Challenges of Heritage Conservation in the Developing World and Urban Impact Investment (Part 1)

As the new and rapidly growing urban areas of the developing world reach to build dynamic, competitive cities, promoting heritage conservation is a central issue – not just for foreign tourism, as is often thought – but also for promoting livelihoods, economic development, cultural identity and urban sustainability.

Heritage conservation itself is a broad, loosely defined subject. In urban areas especially, heritage conservation means more than just restoring old buildings. Buildings are not located in a vacuum; they are connected to their surroundings, both physically and socially. What is considered heritage differs in many parts of the world, but heritage places can range broadly from those with unique architectural styles and traditional uses to places where an event happened, or a notable person lived. These can range in size from a single building to an entire neighborhood. These places can also be noted for their intangible heritage contributions – traditional dance, music, costume, art, and oral traditions.

Today, those living in the historic city centers of developing countries are often poor or members of minorities, sometimes elderly, often female-headed households.  At the same time, they inhabit some of the most architecturally and culturally dynamic places in the world. These neighborhoods may also be economically dynamic places despite outmigration from the city centers and deteriorating infrastructure. Today’s best restoration practices now consider all stakeholders – community members, businesses, historic sites and visitors – into an overall plan to revitalize historic places and create unique opportunities that can dramatically improve the lives of the inhabitants living there.

The most inclusive and sustainable heritage conservation initiatives aim at improved housing, sewage and sanitation, job opportunities, security and an overall higher quality of living in addition to restoring historic structures. These initiatives also provide education opportunities within the community to educate younger generations on the history and significance of the places they live. Building rehabilitation creates not only higher quality housing (at times from abandoned underutilized buildings) but also opportunities to train and employ local craftsmen in traditional building techniques, thereby teaching those skills to a new generation.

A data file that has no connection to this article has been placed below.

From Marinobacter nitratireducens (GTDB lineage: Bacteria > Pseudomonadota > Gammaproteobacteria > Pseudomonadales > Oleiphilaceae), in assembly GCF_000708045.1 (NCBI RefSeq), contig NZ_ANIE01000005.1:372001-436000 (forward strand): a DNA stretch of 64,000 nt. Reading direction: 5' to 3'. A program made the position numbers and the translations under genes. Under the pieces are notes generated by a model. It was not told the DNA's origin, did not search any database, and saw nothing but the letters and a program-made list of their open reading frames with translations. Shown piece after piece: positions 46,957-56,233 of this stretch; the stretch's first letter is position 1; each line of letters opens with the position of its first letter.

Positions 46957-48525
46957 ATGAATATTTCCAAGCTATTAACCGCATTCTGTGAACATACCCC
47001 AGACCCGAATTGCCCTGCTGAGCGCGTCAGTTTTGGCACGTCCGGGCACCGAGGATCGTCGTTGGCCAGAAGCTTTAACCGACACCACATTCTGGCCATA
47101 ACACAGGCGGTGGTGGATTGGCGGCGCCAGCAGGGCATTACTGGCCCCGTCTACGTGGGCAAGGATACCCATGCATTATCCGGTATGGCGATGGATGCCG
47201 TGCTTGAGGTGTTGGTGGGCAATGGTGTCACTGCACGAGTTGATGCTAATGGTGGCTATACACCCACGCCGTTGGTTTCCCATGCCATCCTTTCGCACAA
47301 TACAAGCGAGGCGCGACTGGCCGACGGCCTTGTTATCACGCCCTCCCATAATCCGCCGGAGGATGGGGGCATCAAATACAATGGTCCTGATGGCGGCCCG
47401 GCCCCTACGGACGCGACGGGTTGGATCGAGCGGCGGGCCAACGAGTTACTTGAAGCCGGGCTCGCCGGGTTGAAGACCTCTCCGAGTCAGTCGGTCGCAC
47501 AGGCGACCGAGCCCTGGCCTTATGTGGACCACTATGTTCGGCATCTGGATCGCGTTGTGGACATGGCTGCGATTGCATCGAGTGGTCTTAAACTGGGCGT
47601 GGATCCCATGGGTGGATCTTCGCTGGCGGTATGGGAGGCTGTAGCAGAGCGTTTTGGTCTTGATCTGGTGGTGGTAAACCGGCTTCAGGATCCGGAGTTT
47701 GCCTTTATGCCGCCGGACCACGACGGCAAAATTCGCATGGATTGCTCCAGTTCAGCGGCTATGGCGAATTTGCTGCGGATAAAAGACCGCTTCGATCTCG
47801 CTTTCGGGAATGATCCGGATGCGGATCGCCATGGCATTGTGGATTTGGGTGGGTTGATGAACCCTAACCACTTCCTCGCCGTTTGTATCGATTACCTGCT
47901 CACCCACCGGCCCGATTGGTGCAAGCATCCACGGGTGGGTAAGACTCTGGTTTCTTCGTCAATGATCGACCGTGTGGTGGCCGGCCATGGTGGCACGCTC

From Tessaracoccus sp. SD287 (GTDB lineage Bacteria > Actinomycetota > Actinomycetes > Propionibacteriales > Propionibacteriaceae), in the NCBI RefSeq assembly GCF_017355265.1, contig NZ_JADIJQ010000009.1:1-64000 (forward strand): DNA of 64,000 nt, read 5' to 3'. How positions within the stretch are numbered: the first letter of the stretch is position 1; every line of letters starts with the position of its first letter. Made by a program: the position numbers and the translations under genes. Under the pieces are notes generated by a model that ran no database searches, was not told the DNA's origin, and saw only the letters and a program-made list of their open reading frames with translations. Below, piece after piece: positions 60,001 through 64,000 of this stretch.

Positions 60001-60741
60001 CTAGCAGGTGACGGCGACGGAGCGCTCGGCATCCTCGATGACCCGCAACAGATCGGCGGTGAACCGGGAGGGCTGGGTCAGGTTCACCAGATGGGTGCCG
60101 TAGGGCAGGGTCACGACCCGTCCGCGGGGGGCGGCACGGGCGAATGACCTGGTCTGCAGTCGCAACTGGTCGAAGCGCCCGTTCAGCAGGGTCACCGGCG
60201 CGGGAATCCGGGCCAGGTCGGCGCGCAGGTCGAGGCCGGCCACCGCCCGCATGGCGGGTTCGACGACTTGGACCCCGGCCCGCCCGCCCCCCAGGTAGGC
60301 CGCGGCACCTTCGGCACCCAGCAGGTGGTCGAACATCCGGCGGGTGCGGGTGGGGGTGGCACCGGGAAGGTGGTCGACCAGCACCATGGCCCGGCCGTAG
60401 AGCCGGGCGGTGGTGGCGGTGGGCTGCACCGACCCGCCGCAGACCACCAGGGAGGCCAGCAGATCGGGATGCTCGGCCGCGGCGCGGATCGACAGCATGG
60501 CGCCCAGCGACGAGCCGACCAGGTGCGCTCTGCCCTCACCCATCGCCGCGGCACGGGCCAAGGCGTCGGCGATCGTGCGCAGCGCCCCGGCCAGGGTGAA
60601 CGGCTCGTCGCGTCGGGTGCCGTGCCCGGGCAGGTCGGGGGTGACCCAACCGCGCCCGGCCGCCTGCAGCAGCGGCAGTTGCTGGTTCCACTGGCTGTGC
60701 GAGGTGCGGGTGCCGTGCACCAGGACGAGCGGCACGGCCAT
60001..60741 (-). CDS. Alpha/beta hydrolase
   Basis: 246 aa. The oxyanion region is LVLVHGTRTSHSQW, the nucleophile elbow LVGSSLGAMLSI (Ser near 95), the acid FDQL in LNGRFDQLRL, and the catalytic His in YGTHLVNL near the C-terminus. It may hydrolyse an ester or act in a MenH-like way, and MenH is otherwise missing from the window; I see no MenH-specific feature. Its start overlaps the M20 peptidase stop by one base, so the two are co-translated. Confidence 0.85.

Heritage conservation is also more involved in modern urban planning. In places like India, nationwide legislation like the JNNURM planning scheme now have heritage toolkits to assist municipalities integrate heritage into master plans to make sure historic resources are not left behind.

Public investments in heritage and city center revitalization plans ideally make space for and promote urban impact investment opportunities. Creative adaptive re-use strategies are one effective solution. The Aga Khan Trust for Culture, an organization that has a long history of working on heritage projects in the Muslim world, has funded several projects that involve converting historic buildings into profitable operations like the Zanzibar Serena Inn. In China, traditional lilong housing complexes, historically used as mass community housing in Shanghai, have become vibrant mixed-use commercial centers as well. While some pioneering investments have been more philanthropic in nature and long term (more than 20 years in some cases), their knock-on social and economic effects have been multifold.

Urban investment in developing country cities is ripe for exploration in the evolving impact investment universe. There are already powerful examples of urban regeneration investments in Europe and, more and more, in the US. In the developing world’s chaotic and exploding cities, heritage and culture have to be assets, public goods, accessible by all. Letting these ideas drive investments with social and environmental impact helps put city center revitalization on the table with more mainstream economic development topics.

We’ll follow this entry up with a variety of projects that exemplify these principles.

With writing and editorial support from Lenora Suki, Founder, Smart Cities Advisors.

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